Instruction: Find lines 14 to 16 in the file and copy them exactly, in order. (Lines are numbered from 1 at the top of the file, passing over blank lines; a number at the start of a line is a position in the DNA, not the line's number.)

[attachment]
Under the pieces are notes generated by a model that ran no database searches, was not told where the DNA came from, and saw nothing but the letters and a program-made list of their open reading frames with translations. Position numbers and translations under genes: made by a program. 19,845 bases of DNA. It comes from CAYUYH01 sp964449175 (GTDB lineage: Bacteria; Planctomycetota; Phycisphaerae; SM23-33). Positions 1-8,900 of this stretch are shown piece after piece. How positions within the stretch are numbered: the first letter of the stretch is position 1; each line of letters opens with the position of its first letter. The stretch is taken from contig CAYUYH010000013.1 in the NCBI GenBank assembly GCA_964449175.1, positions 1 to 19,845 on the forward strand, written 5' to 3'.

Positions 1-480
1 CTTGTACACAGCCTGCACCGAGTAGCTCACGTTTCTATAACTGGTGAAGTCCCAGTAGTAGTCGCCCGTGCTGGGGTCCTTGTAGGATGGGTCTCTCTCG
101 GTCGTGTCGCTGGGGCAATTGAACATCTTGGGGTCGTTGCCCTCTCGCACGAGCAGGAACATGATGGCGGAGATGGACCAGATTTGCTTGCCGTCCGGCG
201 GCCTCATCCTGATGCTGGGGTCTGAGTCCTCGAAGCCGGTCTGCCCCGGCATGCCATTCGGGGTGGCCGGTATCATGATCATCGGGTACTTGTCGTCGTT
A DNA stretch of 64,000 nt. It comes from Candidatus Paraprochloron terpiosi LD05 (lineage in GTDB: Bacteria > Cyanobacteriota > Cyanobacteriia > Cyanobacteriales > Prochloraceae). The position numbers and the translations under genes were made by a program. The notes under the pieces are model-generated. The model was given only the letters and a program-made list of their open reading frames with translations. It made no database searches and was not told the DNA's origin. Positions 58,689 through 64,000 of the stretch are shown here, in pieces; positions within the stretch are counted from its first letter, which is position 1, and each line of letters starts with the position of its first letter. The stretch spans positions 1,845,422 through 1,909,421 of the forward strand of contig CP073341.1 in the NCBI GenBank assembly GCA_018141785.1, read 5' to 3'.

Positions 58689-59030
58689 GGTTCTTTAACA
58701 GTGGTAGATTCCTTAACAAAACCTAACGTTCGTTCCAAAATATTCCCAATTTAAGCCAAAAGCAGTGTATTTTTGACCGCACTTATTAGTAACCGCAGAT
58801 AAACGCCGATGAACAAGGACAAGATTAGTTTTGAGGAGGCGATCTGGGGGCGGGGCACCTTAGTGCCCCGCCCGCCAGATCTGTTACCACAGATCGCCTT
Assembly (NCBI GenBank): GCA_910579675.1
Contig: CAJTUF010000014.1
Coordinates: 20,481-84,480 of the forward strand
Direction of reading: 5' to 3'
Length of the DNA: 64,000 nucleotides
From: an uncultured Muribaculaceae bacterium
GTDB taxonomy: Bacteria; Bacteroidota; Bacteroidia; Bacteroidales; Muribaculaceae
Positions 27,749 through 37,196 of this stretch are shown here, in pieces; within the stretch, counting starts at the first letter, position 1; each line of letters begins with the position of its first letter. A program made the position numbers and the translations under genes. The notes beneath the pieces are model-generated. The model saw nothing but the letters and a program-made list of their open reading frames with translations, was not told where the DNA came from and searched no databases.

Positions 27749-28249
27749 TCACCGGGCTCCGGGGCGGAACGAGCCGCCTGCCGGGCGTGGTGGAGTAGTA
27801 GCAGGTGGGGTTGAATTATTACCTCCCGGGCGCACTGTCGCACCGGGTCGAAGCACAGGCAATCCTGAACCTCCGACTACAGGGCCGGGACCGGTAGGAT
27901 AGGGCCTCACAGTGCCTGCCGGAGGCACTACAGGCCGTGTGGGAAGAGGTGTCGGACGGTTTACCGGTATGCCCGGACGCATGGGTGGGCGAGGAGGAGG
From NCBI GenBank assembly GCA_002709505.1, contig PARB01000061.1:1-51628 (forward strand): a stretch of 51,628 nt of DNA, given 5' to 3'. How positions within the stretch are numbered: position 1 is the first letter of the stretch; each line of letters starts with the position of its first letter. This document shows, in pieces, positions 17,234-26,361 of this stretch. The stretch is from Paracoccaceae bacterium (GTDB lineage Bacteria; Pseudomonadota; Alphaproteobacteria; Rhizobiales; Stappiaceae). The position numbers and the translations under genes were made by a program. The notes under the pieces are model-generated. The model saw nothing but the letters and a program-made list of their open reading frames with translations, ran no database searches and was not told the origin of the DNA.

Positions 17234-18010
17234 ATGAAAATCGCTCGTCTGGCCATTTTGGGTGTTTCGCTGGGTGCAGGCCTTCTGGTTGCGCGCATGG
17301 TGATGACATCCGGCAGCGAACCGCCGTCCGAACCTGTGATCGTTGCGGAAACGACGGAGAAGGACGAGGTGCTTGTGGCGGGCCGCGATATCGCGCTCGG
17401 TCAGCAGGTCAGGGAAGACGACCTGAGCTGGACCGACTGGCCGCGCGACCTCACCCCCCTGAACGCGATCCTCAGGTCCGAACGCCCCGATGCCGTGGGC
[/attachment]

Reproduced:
Direction of reading: 5' to 3'
Length of the DNA: 64,000 nucleotides
From: an uncultured Muribaculaceae bacterium